Effortlessly capturing the spirit of late-1960s west coast pop, listeners may be surprised to discover that there is in fact only one true American in the Treetop Flyers’ midst. On debut album The Mountain Moves, an otherwise British four-piece (Reid Morrison, Sam Beer, Laurie Sherman and yank Matthew Starritt) magically transport the listener to their Malibu recording studio, offering a reminiscent glimpse into the sumptuous days of the US hippy , where free love and careless whispers flowed in abundance.
Opening with the gently motivational Things Will Change, a breezy track that truly sets the tone, The Mountain Moves is a welcome foray of folk-country with a fairly Fleet Foxes feel. The classic upbeat country rock of Houses Are Burning stands shoulder to shoulder with the deeply moving Waiting On You, a quintessential song of loss and love. A record of hope, honesty and wistful choruses, this unassuming and soulful debut pays homage to its array of evident influences including Fleetwood Mac and Neil Young.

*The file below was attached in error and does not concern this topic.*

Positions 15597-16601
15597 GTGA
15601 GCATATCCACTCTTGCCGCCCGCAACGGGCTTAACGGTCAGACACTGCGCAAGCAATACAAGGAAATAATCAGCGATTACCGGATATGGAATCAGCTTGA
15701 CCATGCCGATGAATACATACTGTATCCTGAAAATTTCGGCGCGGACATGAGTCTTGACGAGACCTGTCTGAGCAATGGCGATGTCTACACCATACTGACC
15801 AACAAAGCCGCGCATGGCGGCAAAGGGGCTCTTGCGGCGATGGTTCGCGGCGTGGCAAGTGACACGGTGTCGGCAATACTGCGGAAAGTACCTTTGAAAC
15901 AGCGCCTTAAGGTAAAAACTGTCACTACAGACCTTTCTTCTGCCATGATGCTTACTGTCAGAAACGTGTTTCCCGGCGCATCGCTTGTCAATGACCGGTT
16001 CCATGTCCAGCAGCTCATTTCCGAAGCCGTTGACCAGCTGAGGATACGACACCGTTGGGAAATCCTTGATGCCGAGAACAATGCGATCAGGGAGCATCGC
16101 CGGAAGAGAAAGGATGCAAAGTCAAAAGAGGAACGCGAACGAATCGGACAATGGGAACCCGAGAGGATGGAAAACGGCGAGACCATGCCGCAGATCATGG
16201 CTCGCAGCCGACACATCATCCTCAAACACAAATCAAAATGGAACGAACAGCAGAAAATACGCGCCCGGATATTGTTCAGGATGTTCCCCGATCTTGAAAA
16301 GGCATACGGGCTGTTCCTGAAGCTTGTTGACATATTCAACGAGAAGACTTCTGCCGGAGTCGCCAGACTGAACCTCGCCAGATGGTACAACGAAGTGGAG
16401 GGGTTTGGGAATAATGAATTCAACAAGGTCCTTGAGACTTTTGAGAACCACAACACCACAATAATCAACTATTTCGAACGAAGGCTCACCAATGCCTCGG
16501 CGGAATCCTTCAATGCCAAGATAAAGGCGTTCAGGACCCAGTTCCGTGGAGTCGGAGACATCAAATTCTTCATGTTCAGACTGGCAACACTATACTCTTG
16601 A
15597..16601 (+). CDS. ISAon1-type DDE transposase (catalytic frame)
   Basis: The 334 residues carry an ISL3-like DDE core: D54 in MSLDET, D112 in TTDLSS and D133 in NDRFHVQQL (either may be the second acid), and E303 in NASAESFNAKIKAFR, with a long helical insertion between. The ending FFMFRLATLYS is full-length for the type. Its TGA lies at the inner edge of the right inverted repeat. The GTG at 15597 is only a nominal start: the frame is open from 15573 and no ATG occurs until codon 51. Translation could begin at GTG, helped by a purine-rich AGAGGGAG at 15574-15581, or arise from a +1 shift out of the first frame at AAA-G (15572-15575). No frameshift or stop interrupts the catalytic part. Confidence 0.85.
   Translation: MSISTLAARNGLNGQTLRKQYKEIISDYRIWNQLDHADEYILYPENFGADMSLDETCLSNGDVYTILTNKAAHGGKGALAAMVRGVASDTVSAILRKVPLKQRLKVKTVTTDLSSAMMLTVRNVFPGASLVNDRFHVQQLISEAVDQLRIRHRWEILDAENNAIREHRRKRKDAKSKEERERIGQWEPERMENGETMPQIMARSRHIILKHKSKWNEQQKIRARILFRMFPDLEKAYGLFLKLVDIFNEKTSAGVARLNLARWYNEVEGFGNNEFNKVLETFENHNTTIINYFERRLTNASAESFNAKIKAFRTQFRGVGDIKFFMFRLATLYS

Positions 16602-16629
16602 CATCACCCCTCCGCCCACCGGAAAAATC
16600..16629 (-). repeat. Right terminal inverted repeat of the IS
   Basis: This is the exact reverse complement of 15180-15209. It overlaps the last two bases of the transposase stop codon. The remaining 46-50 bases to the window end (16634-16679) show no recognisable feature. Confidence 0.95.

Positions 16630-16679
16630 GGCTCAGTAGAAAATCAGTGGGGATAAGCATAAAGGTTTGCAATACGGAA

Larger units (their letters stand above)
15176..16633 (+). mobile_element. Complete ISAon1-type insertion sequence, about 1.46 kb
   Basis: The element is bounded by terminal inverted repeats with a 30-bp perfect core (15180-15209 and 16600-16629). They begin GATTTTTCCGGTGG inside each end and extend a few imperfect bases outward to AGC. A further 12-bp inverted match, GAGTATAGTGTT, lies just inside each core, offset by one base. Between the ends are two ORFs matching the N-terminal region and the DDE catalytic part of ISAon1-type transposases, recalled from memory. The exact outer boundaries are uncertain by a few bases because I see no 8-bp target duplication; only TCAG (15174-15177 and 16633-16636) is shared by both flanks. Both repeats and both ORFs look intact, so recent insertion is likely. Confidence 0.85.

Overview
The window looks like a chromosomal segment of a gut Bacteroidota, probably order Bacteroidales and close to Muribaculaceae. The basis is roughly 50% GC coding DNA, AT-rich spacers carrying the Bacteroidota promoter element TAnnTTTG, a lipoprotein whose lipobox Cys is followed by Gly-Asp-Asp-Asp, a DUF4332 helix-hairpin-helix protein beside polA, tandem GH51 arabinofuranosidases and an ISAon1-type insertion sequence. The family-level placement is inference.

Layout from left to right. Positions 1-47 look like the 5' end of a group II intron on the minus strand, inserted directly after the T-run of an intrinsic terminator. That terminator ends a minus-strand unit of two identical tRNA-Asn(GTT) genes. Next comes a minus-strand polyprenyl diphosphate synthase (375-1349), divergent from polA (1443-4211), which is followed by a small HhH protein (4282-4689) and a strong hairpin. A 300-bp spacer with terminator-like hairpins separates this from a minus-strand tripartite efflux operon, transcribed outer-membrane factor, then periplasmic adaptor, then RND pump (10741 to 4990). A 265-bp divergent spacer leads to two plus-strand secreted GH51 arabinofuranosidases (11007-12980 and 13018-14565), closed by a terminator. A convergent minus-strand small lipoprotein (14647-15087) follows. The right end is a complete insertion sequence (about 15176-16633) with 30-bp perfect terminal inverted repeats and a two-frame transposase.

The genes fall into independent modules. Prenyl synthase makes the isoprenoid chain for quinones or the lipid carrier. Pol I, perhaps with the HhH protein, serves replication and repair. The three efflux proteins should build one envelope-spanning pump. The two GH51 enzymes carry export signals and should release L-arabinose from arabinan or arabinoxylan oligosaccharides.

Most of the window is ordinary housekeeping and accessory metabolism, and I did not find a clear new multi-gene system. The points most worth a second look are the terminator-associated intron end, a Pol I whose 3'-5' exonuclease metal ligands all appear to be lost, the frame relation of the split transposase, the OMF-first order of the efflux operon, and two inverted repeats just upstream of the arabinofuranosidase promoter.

She’s Gotta Run proves a pinch too Simply Red, although the impressive guitar solo is a musical interlude to be revered, whilst Storm Will Pass is a beautifully structured spine tingling song that will echo in the listener’s head. The breezy melody and easy vocals on Postcards will have you unintentionally shoop shooping along in the sunshine; the lazy acoustic guitars and soft drums sound inherently unnatural during any other season.
Conjuring pictures of one man pouring his heart out, with only his guitar for comfort, closer Is It All Worth It is a perfect way to round off what is an altogether near-faultless and spirited debut effort.
Named after a Stephen Stills song, the band’s soothing Americana sounds earned them a place at Loose Music, home to acclaimed acts Jim White and The Felice Brothers. With a flurry of live dates scheduled for this summer, we suspect that Treetop Flyers are one band that must be caught in the act, preferably perched on a hay bale.